The Indian government panel appointed to recommend cryptocurrency measures has reportedly submitted its report to the country’s finance minister, suggesting a new legal framework for cryptocurrencies. The actual content of the report has yet to be announced publicly. Industry participants weigh in on speculation about the report’s content.
Panel Report Submitted
The panel appointed by the Indian government to draft a set of standards for cryptocurrencies has submitted its report to the finance minister, Cnbc Tv18 reported on Friday. Quoting anonymous sources, the news outlet wrote:
Ending the speculation on virtual currencies such as cryptocurrencies and bitcoins, a government panel has suggested that the government should consider framing a new law for regulating that space.
This panel is headed by Subhash Chandra Garg, the country’s Economic Affairs Secretary. In November, Quartz India reported that the government’s counter-affidavit filed with the country’s supreme court stated that this panel would “deliberate the draft report and the provisions of the draft bill on virtual currencies” in December.
The sources also said that the panel suggested “a new sovereign backed virtual or cryptocurrency may be proposed considering global circumstances; probably at a later stage,” Cnbc Tv18 wrote.
Content of the Report in Question
The report by Garg’s panel has not been made public and no official announcement has been made about its content so there is only speculation at this point.
Cnbc Tv18 did not offer any concrete information about the content of the report either. The news outlet was only able to quote anonymous sources as saying, “The panel has suggested that a new legal framework within the Reserve Bank of India (RBI) guidelines should be brought in to ban cryptocurrencies and the law should clearly specify that any kind of dealing in such currencies should be treated as illegal.”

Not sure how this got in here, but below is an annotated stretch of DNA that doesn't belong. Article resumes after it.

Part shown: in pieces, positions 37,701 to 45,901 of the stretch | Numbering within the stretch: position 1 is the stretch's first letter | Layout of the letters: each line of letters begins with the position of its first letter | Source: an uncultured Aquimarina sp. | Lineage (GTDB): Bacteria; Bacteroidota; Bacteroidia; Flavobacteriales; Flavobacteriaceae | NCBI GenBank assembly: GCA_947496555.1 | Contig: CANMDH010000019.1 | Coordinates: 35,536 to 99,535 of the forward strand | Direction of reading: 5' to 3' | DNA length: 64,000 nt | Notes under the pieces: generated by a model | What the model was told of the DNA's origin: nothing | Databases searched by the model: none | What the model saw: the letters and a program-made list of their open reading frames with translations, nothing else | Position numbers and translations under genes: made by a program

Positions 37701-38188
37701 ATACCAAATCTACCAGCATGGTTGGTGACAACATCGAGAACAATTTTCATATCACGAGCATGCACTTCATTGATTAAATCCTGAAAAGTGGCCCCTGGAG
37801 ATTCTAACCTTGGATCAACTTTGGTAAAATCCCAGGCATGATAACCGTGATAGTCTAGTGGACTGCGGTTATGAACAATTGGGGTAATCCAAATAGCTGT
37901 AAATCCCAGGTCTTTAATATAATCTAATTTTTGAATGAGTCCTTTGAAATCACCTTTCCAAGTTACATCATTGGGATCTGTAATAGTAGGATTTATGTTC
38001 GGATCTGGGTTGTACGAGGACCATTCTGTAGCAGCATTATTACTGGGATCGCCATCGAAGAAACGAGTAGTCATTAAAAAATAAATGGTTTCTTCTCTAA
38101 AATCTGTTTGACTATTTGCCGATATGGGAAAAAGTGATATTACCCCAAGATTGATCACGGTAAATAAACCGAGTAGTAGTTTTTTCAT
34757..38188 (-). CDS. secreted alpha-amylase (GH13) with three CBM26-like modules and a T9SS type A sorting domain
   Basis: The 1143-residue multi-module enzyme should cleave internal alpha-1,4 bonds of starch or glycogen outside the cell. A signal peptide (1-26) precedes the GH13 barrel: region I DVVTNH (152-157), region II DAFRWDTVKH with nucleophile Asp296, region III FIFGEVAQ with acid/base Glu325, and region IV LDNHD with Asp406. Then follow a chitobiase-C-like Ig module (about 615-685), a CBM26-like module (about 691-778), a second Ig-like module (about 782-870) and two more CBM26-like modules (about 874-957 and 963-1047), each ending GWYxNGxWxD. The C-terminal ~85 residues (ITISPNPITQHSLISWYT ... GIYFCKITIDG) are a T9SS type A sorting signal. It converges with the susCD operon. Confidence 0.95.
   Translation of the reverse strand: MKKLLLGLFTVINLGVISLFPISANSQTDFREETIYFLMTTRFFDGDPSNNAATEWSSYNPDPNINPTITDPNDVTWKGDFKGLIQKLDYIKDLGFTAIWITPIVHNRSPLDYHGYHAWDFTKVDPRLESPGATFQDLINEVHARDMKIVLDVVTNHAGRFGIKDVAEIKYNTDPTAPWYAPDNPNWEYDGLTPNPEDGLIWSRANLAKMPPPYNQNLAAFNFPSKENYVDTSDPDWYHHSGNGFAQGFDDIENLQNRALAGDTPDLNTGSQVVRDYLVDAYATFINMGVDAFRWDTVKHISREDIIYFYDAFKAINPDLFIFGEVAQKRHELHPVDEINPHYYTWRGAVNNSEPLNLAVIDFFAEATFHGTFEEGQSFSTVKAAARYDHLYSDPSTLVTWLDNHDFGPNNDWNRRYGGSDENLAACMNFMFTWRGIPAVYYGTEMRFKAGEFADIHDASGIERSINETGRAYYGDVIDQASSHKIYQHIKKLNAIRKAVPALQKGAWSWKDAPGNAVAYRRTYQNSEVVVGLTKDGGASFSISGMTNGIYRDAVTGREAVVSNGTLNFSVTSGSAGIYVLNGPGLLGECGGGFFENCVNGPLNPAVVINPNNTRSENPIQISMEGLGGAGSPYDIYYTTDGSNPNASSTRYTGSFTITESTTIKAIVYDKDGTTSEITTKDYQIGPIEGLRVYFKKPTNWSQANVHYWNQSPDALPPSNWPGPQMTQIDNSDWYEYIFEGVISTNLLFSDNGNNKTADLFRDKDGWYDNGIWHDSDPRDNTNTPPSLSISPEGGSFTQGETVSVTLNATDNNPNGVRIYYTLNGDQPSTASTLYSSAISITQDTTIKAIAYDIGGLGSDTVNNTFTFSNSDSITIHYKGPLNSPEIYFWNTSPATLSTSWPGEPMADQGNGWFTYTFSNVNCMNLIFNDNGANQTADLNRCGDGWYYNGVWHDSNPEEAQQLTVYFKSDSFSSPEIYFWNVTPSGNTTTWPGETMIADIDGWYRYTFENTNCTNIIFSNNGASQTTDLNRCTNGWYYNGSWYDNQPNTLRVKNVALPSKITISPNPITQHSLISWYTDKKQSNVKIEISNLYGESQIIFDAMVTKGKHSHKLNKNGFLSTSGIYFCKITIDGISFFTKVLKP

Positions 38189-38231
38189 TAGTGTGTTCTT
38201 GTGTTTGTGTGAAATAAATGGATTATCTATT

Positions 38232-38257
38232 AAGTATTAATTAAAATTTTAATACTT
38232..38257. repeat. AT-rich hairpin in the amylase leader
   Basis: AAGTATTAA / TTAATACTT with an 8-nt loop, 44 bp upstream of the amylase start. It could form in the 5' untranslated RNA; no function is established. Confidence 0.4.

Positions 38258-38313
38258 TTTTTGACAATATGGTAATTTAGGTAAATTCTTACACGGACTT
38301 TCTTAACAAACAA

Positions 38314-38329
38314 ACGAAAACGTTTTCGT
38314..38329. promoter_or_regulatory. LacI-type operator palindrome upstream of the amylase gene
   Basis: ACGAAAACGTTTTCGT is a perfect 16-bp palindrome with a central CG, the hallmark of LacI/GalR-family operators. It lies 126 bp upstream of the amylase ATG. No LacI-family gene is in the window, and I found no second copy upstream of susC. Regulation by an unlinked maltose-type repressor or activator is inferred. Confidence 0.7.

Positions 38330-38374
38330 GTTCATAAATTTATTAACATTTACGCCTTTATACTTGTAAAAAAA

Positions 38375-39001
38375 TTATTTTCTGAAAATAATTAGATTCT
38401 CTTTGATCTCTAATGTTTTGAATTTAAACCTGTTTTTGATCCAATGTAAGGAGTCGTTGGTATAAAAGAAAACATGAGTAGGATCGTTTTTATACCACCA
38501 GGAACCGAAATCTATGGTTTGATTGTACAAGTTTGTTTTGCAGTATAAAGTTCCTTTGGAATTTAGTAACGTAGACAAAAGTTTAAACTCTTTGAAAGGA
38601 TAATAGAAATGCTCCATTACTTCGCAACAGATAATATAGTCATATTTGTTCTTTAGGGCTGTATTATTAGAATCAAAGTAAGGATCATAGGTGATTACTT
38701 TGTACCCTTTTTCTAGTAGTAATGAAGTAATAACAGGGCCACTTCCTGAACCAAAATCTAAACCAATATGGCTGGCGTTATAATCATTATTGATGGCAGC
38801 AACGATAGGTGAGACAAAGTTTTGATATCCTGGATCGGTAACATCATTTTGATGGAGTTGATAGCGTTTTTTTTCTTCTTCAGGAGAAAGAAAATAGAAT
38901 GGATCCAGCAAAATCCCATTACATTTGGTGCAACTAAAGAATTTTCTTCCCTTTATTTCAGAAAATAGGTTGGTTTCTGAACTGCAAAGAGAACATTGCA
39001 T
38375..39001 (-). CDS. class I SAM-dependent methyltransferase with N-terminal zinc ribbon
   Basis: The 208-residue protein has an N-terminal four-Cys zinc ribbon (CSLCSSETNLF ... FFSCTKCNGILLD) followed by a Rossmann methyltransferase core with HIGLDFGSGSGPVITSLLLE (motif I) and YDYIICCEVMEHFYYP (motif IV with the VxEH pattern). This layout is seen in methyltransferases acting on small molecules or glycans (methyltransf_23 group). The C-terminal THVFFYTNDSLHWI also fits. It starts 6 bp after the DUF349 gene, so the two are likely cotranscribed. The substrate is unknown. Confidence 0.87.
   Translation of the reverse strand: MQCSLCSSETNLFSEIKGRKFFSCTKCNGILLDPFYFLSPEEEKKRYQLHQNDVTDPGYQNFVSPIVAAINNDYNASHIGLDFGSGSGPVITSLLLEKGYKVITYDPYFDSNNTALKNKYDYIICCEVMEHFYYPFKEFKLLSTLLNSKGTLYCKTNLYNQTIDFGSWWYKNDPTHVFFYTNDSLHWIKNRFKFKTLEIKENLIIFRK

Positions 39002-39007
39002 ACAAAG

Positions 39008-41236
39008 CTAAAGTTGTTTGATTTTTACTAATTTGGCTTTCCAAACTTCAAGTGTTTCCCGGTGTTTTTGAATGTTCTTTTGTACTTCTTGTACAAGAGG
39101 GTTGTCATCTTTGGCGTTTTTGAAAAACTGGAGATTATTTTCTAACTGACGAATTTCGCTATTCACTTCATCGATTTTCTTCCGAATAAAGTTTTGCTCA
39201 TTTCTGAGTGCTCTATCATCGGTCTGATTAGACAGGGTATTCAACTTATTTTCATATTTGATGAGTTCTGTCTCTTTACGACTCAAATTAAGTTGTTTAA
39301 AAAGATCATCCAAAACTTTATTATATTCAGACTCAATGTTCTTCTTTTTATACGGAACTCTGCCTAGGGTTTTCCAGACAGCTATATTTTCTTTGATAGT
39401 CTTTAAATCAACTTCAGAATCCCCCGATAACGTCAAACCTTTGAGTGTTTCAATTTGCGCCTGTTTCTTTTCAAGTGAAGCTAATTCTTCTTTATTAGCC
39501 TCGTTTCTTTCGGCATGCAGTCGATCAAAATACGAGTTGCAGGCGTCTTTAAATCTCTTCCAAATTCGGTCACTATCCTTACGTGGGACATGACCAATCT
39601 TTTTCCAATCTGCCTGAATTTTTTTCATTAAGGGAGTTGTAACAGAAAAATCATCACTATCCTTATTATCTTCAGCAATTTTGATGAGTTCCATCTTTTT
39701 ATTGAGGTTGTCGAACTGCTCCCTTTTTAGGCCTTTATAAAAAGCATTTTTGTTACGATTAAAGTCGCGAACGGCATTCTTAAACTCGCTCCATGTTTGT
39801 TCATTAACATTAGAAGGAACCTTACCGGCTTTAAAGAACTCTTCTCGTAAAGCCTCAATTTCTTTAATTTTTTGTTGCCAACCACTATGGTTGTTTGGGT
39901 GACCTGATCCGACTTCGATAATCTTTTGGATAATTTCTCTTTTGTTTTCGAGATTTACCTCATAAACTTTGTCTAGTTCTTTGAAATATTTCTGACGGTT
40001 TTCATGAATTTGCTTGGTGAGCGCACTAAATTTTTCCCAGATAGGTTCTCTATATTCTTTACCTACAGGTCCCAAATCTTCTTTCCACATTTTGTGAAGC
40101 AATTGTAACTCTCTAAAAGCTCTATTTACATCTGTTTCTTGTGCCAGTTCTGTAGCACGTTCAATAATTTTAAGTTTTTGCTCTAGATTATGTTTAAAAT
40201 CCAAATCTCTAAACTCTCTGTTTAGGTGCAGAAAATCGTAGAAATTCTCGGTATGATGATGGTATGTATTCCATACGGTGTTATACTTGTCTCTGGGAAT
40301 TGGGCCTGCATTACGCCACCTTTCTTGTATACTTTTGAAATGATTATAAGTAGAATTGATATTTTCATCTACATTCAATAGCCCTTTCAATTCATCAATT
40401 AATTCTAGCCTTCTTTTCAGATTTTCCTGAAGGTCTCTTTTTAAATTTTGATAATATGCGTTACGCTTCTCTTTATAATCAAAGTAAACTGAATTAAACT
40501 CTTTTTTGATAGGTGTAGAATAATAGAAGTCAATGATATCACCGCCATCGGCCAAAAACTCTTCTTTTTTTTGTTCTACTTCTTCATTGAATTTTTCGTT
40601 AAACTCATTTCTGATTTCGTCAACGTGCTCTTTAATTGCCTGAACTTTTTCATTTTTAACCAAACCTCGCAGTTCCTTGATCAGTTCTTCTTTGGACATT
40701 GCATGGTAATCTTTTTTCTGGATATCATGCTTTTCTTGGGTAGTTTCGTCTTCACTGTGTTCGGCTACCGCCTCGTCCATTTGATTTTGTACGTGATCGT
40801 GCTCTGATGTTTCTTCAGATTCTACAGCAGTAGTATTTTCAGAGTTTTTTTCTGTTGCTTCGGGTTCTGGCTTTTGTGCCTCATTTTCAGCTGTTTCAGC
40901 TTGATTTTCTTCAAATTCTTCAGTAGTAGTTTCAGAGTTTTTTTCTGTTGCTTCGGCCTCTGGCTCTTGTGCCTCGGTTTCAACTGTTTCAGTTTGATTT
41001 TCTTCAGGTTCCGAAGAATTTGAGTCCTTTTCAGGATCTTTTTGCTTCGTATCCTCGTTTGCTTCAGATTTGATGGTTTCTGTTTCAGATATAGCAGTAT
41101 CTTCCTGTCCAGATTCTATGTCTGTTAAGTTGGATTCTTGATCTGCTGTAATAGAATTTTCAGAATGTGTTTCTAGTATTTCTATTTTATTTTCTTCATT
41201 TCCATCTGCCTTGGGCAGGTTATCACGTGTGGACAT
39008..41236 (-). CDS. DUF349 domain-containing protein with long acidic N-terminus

Several times we’ve heard such stuff in the news before. Until we get to see the report I would not suggest anyone to jump to conclusions.
Shetty has been running a Twitter campaign to urge the government to introduce positive regulation for the crypto industry in India.
The word “ban” has been used in Indian crypto-regulatory references before but its meaning has so far been open to interpretation. Quartz India reported in October on a government meeting which discussed “an appropriate legal framework to ban use of private cryptocurrencies in India.” Crypto Kanoon, a platform engaged in crypto regulatory analysis, pointed out to the news outlet that “the word ‘use’ may imply that buying, selling, transacting, or its conversion into rupees may be banned but not possession itself.”
Furthermore, several announcements by the Indian government have been mistaken by some as cryptocurrencies being banned or made illegal. For example, in his February budget speech, the finance minister said that the Indian government does not consider cryptocurrencies legal tender. Some media outlets subsequently misinterpreted his words as meaning cryptocurrency are illegal.
The finance minister was clear: cryptocurrencies are not legal tender in India. He did not say that they are not legal in India. There’s a huge difference.
The RBI crypto banking ban has also been mistaken by some as a general ban on crypto.
Challenges of Banning Crypto
Naimish Sanghvi, founder of Coin Crunch India publication, shared with news.Bitcoin.com that “Recommendations [such as from Garg’s panel] don’t always immediately convert to law.” While expressing his doubt about the Cnbc Tv18 news report, he explained some challenges the government would face in implementing such measures. “If they ban it, they have to change the coinage act which currently defines only INR coins and currency as official legal tender,” adding that any change to the existing law to account for cryptocurrency “has to go to parliamentary approval as a law.”
Vishwanath additionally told news.Bitcoin.com that at the most recent supreme court hearing of the petitions against the RBI crypto banking ban, “our lawyers have asked for a date where significant time is given to us to hear on the matter and move towards an order,” noting:
I foresee a significant chance that the supreme court will provide an interim relief. In India, regulation takes a long route – so there may be some drafts by December but not the regulation itself.
As for whether the Indian government would be able to ban crypto, Shetty told Quartz India in November that “even if the government decides to ban possession [of cryptocurrencies], it will be just impossible to implement it.” He elaborated that even if “The government can successfully ban the known, big exchanges; but then small, hyperlocal exchanges will possibly come up and it will be extremely difficult to keep track of, and block them.”
What do you think the Indian government will do about crypto regulation? Let us know in the comments section below.
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